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In 2002 I was charged with obstruction of justice. It was a summary offence and I went through the adult diversion program and then my charge was withdrawn. Fast forward to 2009, my then boyfriend and I drove from Canada to Las Vegas for a road trip. At the border I was asked if I was ever charged and I truthfully answered yes. I got pulled into secondary screening, had to fill out forms and also explain to them about my charge and what happened. They told me next time I travel to the US, that I need to bring my court papers to show them. Has anyone else experienced this and did you successfully entered into the US again after you showed your court papers? Am I now flagged? What are the chances of me being denied? I want to take my daughter to Florida Disneyworld but this is causing me to worry.

  • In what country did this offence take place? – Michael Hampton Jan 25 at 6:59
  • @MichaelHampton why would that be relevant? – phoog Jan 25 at 16:44
  • The offence happened in Canada. The US has access to our criminal police database, plus I previously acknowledge the offence when asked. I have applied to have the charge removed from CPIC but my understanding is that the US has probably made a copy of my record when I travelled through in 2009. It may not show up in Canada, but will in the US database. – Jaclyn Jan 26 at 15:02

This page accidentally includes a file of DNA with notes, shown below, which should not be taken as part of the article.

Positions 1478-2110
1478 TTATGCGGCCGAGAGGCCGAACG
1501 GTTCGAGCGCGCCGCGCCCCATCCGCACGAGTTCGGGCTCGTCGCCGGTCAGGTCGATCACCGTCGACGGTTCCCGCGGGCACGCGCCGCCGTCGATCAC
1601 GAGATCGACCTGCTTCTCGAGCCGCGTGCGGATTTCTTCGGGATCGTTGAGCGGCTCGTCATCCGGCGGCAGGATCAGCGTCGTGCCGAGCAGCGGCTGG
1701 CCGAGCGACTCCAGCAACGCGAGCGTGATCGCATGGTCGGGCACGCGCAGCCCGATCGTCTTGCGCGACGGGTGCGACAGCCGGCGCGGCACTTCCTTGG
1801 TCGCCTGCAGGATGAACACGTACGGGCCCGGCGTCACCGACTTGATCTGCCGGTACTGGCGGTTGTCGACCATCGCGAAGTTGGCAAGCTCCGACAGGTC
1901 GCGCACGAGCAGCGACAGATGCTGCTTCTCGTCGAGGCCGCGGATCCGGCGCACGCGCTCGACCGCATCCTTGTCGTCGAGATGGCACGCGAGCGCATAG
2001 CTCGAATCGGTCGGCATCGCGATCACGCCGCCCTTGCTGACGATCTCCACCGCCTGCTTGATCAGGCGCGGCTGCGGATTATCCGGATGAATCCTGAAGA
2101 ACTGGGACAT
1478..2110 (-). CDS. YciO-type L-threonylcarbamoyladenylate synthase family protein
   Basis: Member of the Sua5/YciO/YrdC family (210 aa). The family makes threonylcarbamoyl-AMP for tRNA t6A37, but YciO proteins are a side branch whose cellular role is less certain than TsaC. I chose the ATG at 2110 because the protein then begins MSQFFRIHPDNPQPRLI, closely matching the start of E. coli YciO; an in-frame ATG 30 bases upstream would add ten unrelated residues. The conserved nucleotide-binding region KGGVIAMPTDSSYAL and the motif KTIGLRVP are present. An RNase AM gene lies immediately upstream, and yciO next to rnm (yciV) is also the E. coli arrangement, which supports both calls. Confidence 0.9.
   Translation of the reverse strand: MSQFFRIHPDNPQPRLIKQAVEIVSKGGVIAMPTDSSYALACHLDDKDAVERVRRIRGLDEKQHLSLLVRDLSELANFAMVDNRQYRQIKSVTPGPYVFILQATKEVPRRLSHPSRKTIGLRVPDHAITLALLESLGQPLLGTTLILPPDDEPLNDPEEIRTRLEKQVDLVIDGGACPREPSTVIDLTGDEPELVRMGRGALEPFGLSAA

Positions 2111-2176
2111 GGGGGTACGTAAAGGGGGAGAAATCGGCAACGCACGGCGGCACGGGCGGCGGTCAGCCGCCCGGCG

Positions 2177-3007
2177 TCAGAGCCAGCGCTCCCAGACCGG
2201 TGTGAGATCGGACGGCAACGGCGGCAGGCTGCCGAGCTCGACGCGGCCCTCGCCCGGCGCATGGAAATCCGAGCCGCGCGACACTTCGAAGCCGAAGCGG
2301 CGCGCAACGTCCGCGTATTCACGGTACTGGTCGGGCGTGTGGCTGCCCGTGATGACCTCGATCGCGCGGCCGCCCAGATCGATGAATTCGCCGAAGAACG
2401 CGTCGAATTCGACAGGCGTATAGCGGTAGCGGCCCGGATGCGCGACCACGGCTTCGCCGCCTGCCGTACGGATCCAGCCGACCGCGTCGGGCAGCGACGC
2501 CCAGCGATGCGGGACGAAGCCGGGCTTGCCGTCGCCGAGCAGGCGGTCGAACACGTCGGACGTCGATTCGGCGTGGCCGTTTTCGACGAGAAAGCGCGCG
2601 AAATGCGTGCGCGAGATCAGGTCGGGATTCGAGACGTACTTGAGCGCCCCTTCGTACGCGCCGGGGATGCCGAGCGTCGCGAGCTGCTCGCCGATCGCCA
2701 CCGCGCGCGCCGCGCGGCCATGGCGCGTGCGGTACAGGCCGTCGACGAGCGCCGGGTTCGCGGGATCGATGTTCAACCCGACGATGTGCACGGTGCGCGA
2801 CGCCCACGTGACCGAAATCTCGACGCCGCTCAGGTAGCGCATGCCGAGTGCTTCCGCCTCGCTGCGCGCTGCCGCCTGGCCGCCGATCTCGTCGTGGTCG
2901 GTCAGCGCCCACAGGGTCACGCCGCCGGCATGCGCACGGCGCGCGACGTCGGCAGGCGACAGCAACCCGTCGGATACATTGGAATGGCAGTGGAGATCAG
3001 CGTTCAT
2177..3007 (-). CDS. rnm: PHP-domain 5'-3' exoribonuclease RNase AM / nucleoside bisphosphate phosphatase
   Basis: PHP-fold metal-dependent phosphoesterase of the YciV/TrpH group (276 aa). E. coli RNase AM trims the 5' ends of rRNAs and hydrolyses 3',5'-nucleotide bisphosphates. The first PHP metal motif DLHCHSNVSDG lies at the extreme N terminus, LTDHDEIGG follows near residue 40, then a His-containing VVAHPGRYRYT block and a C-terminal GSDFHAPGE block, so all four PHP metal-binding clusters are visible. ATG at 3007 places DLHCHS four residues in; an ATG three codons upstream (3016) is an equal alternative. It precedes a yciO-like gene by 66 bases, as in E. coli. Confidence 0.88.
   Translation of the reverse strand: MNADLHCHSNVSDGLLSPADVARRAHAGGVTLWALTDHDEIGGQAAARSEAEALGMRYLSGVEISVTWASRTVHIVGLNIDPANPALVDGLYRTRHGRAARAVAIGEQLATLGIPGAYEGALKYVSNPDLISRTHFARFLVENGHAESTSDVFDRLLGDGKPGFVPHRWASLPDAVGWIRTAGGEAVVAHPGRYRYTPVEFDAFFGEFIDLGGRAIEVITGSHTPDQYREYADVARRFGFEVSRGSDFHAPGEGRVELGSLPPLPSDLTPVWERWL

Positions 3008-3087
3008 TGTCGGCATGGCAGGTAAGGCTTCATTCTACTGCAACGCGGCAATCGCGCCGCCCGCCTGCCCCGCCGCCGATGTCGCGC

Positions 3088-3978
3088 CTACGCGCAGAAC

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Next time, you need to bring your court papers to show them

They told you that. I gather you did not misunderstand, since you repeated it here.

"Am I now flagged"? Yes, you might have made a common error of assumption: that immigration is a bunch of stupid border guards who have never heard of computers.

Yes, every US border guard you encounter may instantly call up your history with all US border guards. Expect the guard to see a comment like

2009/8/5 decl past charge sec screen discl 2002 settl obstruct justice.
2009/8/5 told to bring court papers next visit

I expect this to be no big deal. Since, if it was a big deal, they would've refused you 11 years ago, when the crime was fresher, at the highway crossing where it's super easy to turn people away -- Canada has to let you back in, and no expensive airline itineraries have been disrupted. (not true if you fly into JFK and are refused there; it gets messy fast.)

But, the formality should not be neglected. You do not want immigration to think you consider immigration law unimportant. They are trusting you to abide by the terms of your visa or waiver.

  • I certainly do no think that US immigration law is not important. I want to make sure I do everything right. I was hoping someone with a similar experience would comment with respect to having shown court documents and then being successfully allowed to enter the US. My daughter is 7 and I’d like to take her on a trip but I’m nervous and worried that all my hard saving will go to waste over something I did almost 20 years ago. – Jaclyn Jan 26 at 14:58

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